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Asahel [Ā’sahĕl]—god hath made or god is doer.

  1. A Levite sent by Jehoshaphat to teach the law to the people in Judah (2 Chron. 17:8).
  2. A Levite Hezekiah employed as an officer of the offerings, tithes and dedicated things (2 Chron. 31:13).
  3. Father of a certain Jonathan, appointed by Ezra to take a census of those Jews who had married foreign wives while in exile (Ezra 10:15).
  4. The youngest son of Zeruiah, David’s sister, and the brother of Joab and Abishai. He was slain by Abner unwillingly (2 Sam. 2:18-32; 3:27, 30; 23:24; 1 Chron. 2:16; 11:26; 27:7).

The Man Who Died in His Boots

Conspicuous among those of David’s brethren and those of his father’s house who came to him while hiding in the cave of Adullam were the three sons of Zeruiah his sister, Joab, Abishai and Asahel. Asahel was the favorite among the three. Little is recorded of him beyond his activity and the manner of his death.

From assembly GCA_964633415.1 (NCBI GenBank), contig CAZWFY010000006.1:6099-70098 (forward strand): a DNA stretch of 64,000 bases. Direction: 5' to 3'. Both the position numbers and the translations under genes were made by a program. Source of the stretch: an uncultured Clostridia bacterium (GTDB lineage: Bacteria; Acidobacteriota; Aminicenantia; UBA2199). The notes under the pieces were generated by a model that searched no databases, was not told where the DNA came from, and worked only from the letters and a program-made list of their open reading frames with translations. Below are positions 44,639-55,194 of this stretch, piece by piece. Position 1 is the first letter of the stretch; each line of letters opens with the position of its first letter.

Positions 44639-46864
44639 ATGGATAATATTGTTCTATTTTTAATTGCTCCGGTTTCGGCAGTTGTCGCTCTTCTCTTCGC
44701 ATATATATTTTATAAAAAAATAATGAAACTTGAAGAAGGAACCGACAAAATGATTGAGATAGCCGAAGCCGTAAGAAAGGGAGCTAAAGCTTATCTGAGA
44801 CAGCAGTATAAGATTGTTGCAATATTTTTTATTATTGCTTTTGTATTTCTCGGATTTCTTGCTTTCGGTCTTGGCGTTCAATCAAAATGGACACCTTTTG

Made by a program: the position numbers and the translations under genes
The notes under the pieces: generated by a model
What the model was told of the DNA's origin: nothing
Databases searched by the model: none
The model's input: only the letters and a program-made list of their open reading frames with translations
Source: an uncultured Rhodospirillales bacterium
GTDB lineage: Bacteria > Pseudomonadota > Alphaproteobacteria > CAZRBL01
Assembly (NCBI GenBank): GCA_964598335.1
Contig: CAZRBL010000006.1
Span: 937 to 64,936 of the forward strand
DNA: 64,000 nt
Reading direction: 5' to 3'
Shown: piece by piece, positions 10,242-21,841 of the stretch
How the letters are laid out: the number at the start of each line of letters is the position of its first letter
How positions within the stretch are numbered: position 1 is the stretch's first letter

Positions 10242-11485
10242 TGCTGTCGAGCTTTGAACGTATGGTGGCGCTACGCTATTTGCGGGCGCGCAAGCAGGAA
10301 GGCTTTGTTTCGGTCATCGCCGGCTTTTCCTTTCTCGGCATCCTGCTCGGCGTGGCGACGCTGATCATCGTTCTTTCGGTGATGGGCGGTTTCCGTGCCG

I. He was famous for his swiftness of foot. Speed was a much valued gift in ancient times.

II. He was near the top of David’s thirty heroes. Courage made him a conspicuous fighter.

III. He was a commander of a division in David’s army. He had proved himself worthy of position.

IV. He believed in persistence. He persisted in following Abner, the captain of Saul’s host in the battle that began by the pool of Gibeon. Abner was unwilling to slay him, knowing how he was beloved. He seems to have struck Asahel at last only in self-defense.

V. He dies for his ambition. Asahel would aim at nothing less than the glory of slaying Saul’s general, and he was slain himself instead. Thus he died in harness or as we have put it, in his boots.

Devotional content drawn from All the Men of the Bible by Herbert Lockyer. Used with permission.

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